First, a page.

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Disabled man in wheelchair, Tampa Disability Attorneys

Disability Benefits and Working

Receiving Benefits While You Work and Reporting Problems

One of the most common questions that Tampa disability attorneys hear is whether a claimant can continue to work while receiving Social Security disability benefits. While a person is able to do both, a Tampa disability attorney can explain the importance of staying below certain income guidelines.

Earnings Cap

The 2015 guidelines permit Social Security disability claimants to receive up to $1,090 a month in gross income and still retain the full amount of Social Security disability benefits. If a claimant earns more than this amount, he or she will no longer be eligible to receive benefits after the claimant’s nine-month trial work-period ends.

Recommended Earnings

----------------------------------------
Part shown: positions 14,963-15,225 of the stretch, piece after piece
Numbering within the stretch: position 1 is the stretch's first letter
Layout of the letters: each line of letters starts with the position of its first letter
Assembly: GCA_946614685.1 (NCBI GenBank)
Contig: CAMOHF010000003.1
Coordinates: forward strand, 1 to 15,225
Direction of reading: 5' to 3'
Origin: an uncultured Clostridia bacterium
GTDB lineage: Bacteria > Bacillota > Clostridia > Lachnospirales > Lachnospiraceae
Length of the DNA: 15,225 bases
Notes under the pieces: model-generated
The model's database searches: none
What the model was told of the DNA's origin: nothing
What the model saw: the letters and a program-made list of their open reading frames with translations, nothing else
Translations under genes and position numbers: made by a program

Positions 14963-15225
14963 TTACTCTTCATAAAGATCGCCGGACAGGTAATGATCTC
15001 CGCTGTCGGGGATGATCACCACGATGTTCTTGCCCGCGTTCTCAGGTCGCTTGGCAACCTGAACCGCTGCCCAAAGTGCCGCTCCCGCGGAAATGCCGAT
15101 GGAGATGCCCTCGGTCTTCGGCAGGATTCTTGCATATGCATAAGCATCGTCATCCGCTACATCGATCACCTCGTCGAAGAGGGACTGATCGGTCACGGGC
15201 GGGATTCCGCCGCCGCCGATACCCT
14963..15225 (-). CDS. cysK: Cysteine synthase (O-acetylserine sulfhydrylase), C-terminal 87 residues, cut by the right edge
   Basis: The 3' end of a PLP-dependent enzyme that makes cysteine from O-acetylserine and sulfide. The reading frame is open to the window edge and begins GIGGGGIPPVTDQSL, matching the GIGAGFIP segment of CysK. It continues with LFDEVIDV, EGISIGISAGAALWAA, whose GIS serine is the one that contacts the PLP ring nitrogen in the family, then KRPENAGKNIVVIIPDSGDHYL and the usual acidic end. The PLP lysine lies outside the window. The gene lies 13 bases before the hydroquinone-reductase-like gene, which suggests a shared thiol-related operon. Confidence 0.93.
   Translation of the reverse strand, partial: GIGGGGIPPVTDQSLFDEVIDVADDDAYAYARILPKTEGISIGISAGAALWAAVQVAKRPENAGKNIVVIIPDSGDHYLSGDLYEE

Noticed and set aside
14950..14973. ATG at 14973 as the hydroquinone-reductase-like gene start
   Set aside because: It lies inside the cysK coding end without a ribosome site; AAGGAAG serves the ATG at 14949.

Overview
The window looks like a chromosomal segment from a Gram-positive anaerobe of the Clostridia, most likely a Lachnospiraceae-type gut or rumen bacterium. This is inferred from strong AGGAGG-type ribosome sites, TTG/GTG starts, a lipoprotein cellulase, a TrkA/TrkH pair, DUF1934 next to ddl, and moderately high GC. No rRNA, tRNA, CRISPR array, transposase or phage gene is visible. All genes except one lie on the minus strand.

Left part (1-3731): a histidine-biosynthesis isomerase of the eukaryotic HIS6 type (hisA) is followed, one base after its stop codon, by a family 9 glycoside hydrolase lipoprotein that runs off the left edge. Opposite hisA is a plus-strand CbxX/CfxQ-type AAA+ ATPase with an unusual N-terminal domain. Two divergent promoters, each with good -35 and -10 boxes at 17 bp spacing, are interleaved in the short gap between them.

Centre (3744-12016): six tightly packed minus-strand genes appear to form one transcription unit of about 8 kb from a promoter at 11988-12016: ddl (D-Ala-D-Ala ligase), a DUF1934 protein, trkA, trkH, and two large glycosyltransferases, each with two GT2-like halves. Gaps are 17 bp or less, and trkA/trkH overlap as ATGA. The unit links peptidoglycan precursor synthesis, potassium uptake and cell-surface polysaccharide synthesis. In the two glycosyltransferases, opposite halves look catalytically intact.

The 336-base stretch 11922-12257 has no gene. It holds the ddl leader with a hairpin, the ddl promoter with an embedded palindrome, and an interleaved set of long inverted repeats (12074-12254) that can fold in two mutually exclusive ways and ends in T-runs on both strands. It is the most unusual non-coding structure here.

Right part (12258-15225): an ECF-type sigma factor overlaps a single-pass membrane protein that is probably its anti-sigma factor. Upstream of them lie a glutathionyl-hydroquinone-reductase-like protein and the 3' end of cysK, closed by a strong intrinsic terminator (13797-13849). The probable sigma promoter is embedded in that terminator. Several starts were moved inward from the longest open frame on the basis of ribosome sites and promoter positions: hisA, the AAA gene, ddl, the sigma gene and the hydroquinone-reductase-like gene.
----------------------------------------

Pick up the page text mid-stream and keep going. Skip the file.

Your Tampa disability lawyer may recommend that you make less than the substantial gainful activity amount to avoid potential problems that may prevent you from retaining your benefits. He or she may recommend that you keep your income below the trial work-period services amount, which is $780 beginning in January 2015. As long as a claimant’s income is below this amount, he or she will not use up the trial-work period months and can save these months for a later time.

Delayed Benefits

In some cases, a person’s Social Security benefits may be delayed after being informed of his or her approval for benefits. In particular, if you have not received a Notice of Award within 45 days from the date that you were alerted of your approval. Your Tampa disability attorney may recommend sending a fax to the payment center. If you do not receive a response within 45 days, your attorney may recommend sending another fax with a copy of the original fax. Another way to attempt to speed up your receipt of benefits is to make a congressional inquiry. Each representative and senator has a member of his or her staff who specializes in working with the Social Security Administration. A final recourse is to contact a supervisor at the Social Security office where you applied for benefits so that he or she can arrange for payment.